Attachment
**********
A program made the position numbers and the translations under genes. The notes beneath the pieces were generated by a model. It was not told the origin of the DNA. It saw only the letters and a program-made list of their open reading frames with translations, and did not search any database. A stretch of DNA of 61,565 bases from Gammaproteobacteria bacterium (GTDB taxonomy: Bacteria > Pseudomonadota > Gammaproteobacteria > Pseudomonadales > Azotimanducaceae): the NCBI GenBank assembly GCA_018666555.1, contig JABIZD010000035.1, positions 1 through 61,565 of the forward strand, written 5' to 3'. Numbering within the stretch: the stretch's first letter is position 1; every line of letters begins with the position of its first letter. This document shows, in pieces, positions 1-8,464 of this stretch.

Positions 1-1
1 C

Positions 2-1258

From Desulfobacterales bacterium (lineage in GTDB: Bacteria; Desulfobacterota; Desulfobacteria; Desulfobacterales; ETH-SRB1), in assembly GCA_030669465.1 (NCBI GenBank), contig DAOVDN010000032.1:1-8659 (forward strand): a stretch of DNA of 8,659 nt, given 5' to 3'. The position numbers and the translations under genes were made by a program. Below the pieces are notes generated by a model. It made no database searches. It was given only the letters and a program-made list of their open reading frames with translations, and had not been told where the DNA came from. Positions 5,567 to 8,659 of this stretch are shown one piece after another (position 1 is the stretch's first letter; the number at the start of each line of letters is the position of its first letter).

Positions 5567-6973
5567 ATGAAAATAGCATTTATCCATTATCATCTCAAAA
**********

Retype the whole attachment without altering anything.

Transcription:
A program made the position numbers and the translations under genes. The notes beneath the pieces were generated by a model. It was not told the origin of the DNA. It saw only the letters and a program-made list of their open reading frames with translations, and did not search any database. A stretch of DNA of 61,565 bases from Gammaproteobacteria bacterium (GTDB taxonomy: Bacteria > Pseudomonadota > Gammaproteobacteria > Pseudomonadales > Azotimanducaceae): the NCBI GenBank assembly GCA_018666555.1, contig JABIZD010000035.1, positions 1 through 61,565 of the forward strand, written 5' to 3'. Numbering within the stretch: the stretch's first letter is position 1; every line of letters begins with the position of its first letter. This document shows, in pieces, positions 1-8,464 of this stretch.

Positions 1-1
1 C

Positions 2-1258

From Desulfobacterales bacterium (lineage in GTDB: Bacteria; Desulfobacterota; Desulfobacteria; Desulfobacterales; ETH-SRB1), in assembly GCA_030669465.1 (NCBI GenBank), contig DAOVDN010000032.1:1-8659 (forward strand): a stretch of DNA of 8,659 nt, given 5' to 3'. The position numbers and the translations under genes were made by a program. Below the pieces are notes generated by a model. It made no database searches. It was given only the letters and a program-made list of their open reading frames with translations, and had not been told where the DNA came from. Positions 5,567 to 8,659 of this stretch are shown one piece after another (position 1 is the stretch's first letter; the number at the start of each line of letters is the position of its first letter).

Positions 5567-6973
5567 ATGAAAATAGCATTTATCCATTATCATCTCAAAA